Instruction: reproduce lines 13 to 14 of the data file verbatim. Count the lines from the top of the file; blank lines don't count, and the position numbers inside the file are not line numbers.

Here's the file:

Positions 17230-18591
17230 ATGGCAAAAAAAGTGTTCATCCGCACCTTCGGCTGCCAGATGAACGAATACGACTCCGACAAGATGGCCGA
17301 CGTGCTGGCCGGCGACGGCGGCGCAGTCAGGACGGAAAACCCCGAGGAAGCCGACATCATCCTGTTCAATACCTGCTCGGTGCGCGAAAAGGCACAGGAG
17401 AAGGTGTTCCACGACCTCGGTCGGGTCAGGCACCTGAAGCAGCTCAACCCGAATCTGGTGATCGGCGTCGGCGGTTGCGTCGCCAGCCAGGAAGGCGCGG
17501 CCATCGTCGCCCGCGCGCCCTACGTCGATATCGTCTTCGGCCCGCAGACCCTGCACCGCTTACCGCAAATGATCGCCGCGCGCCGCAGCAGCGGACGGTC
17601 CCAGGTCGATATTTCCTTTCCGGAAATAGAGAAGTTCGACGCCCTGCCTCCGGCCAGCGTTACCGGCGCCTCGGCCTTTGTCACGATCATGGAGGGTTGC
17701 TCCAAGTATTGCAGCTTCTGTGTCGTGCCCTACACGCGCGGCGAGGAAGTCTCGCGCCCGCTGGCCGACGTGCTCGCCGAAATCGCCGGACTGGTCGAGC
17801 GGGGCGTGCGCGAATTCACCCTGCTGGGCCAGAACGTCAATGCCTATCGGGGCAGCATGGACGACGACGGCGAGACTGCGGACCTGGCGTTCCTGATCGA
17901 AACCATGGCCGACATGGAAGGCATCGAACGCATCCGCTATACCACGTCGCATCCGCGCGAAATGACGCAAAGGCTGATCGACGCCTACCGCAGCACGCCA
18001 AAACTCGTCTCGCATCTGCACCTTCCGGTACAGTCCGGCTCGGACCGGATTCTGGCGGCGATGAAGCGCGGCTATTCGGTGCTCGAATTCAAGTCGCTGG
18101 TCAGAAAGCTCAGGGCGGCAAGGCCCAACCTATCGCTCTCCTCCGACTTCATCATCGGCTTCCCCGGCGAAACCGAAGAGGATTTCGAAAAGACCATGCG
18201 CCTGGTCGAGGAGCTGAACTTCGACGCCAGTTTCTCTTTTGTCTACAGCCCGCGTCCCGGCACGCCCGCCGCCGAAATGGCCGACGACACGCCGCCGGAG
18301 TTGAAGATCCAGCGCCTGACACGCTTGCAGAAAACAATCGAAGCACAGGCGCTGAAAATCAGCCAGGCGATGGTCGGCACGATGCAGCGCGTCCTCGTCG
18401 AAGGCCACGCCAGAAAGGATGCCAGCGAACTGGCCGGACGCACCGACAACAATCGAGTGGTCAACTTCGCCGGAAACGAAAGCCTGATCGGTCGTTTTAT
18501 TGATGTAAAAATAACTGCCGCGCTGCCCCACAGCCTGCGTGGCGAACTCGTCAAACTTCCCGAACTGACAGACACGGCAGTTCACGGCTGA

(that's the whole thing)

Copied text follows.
18301 TTGAAGATCCAGCGCCTGACACGCTTGCAGAAAACAATCGAAGCACAGGCGCTGAAAATCAGCCAGGCGATGGTCGGCACGATGCAGCGCGTCCTCGTCG
18401 AAGGCCACGCCAGAAAGGATGCCAGCGAACTGGCCGGACGCACCGACAACAATCGAGTGGTCAACTTCGCCGGAAACGAAAGCCTGATCGGTCGTTTTAT